Panorama of Agrinio.
|Administrative region:||West Greece|
|Population statistics (as of 2011)|
|- Area:||1,246.7 km2 (481 sq mi)|
|- Density:||85 /km2 (220 /sq mi)|
|- Area:||162.7 km2 (63 sq mi)|
|- Density:||365 /km2 (944 /sq mi)|
|Time zone:||EET/EEST (UTC+2/3)|
|Elevation (center):||91 m (299 ft)|
|Postal code:||301 00|
Agrinio (Greek: Αγρίνιο, Latin: Agrinium) is the largest city and municipality of the Aetolia-Acarnania regional unit of Greece, with 106,053 inhabitants. It is the economical center of Aetolia-Acarnania, although its capital is the town of Mesolonghi. The settlement dates back to ancient times. Ancient Agrinion was 3 kilometres (2 miles) northeast of the present city; some walls and foundations of which have been excavated. In medieval times and until 1836, the city was known as Vrachori (Βραχώρι).
The majority of the local population was occupied for an important period of time in the tobacco industry, from the last decades of 19th till the end of the 20th century. Big tobacco companies were founded in the city, including the famous Papastratos, alongside Panagopoulos and Papapetrou. Agrinion is also agriculturally known for its production of Agrinion olives.
According to mythology, it was built by king Agrios, son of Portheus and a great grandson of Aetolos (king of Plevron and Calydon) around 1600-1100 BC. The town, built near the banks of river Achelous (the natural border between Aetolia and Acarnania), was claimed by both states during ancient times. It was destroyed by Cassander in 314 BC.
The city reappears during the Ottoman period with the name Vrachori and apart from its Greek population it was also inhabited by many Turks. In 1585 it was deserted during the revolt of Theodoros Migas. At the beginning of the 18th century it became the administrative centre of Aetolia-Acarnania (then as the sanjak of Karleli), depended on the imperial harems. Vrachori participated in the Greek Revolution and was temporarily liberated on June 11, 1821. On August 1822, while Reşid Mehmed Pasha's (Kütahi) troops were marching towards Vrachori, its citizens decided to burn and evacuate their city, following the strategy of scorched earth. The deserted city was recaptured by the Turks. The city was finally included in the borders of the newborn Greek state permanently in 1832 with the treaty of Kalendar Kiosk (July 9, 1832) and was renamed after its ancient name, Agrinion.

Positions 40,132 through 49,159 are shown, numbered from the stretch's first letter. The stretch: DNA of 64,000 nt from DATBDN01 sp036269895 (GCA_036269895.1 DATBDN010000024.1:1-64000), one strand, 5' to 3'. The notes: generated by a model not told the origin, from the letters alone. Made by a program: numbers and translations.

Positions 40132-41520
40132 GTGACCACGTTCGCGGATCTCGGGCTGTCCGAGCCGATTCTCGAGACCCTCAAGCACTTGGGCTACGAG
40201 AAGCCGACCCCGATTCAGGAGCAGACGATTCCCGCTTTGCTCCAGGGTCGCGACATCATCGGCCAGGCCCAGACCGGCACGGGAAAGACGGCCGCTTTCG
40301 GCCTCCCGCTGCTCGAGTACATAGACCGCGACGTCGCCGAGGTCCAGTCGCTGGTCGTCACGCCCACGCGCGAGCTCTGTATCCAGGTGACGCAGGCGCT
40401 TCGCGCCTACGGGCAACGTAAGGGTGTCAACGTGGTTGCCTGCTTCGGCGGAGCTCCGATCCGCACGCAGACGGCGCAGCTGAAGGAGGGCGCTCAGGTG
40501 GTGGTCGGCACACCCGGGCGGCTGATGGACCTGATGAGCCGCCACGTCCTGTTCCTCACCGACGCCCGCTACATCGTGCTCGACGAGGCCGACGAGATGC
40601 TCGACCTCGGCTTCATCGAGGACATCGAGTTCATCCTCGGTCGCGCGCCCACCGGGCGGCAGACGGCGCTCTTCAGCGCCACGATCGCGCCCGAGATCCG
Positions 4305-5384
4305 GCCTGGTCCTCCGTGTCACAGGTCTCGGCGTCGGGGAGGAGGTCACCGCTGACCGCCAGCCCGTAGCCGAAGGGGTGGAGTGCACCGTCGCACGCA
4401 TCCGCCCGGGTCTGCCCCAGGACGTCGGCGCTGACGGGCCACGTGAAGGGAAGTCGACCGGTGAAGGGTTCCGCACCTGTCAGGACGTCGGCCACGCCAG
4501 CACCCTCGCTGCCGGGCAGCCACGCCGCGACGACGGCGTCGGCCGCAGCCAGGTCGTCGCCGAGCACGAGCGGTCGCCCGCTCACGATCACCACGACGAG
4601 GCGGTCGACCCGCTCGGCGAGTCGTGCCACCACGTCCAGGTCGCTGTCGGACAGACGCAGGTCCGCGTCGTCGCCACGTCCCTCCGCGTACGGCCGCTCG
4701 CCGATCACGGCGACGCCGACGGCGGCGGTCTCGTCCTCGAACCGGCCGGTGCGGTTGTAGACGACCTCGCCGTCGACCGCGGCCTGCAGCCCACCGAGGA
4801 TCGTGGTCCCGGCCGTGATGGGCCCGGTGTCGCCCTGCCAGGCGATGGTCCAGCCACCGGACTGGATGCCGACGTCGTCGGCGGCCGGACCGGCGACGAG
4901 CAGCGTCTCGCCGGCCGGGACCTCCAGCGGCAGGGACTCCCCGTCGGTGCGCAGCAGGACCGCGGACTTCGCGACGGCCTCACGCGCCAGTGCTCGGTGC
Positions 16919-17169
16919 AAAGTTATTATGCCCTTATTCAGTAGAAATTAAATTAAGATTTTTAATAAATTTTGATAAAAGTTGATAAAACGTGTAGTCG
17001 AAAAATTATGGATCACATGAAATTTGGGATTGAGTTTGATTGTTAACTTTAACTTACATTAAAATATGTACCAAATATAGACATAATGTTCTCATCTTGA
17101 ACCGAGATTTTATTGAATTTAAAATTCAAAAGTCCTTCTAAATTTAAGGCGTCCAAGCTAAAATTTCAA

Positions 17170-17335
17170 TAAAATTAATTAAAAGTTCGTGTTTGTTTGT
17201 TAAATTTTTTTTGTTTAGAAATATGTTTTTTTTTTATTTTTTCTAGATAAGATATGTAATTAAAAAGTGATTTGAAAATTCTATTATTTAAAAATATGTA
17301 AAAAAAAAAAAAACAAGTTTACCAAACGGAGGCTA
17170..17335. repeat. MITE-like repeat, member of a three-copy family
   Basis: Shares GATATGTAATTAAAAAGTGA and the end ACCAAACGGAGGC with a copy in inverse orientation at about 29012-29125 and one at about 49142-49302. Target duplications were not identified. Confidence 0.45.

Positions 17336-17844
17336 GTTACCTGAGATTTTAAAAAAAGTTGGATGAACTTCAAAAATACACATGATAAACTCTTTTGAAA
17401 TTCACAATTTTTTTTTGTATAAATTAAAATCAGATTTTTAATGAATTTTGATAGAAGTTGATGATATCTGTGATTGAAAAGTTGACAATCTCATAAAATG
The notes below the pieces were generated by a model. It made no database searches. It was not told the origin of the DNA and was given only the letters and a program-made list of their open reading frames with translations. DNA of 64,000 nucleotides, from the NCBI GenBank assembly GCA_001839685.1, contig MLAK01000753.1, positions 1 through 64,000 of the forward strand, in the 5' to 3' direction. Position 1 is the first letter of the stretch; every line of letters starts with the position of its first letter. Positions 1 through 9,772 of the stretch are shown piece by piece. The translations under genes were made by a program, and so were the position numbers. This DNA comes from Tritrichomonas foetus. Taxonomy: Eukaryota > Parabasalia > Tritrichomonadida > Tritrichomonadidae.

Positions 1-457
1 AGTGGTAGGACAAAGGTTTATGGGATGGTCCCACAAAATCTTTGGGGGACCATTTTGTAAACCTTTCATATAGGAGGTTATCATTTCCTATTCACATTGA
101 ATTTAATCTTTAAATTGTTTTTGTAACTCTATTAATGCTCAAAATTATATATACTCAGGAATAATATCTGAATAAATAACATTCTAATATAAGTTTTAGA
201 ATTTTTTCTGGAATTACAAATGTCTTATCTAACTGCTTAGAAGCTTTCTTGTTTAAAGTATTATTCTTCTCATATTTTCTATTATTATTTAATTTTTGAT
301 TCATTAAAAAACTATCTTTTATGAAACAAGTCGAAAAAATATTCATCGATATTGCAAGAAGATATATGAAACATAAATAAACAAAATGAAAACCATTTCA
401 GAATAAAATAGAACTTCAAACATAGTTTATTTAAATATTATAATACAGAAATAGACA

In the years following the liberation, Agrinio went through an important growth and development, especially at the end of the 19th century and the dawn of the 20th. After the Greco-Turkish War and the Asia Minor Catastrophe, many refugees from Asia Minor (western Turkey) arrived in the city and settled in the district of Agios Konstantinos. At the same period there was an important internal immigration to Agrinio from the whole Aetolia-Acarnania region, along with immigration from the areas of Epirus and Evrytania.
During the Interwar period, in spite of economical crisis, works of infrastructure took place in the city, like the paving of streets and the installment of electricity, while a water tower was installed in 1930. At the same time excavations revealed the ancient city of Agrinion. Growth and prosperity returned after World War II and the Greek Civil War. This growth was boosted by the building of two major hydroelectric dam installations at Kremasta and Kastraki, on the north of the city. The tobacco industry and olive tree cultivation became the main income sources of the city. .
The climate of Agrinio is mediterranean (Csa) with a big amount of rainfall during the short winter and high temperatures in the summer, sometimes over 40 °C (104 °F).
On April 4, 2007 the city was struck by several earthquakes, with their epicenter located in the nearby Lake Trichonis on the southeast of the city. The first earthquake rumbled at around 2 AM, the second around 6 AM, three earthquakes shook at 10:13, 10:14 and 10:15 AM, and the last one at around 10:45 AM, it measured 5.3, 5.4, 5.6 and 5.7 on the Richter scale. Residents reported that the buildings and its glasses were shaking and rumbling. Minor damages were reported without any victims.
On June 7, 2007 a low pressure-system including heavy torrential rains arrived from Southern and Central Europe stranding several people, and caused flooding in several buildings.
|Climate data for Agrinio|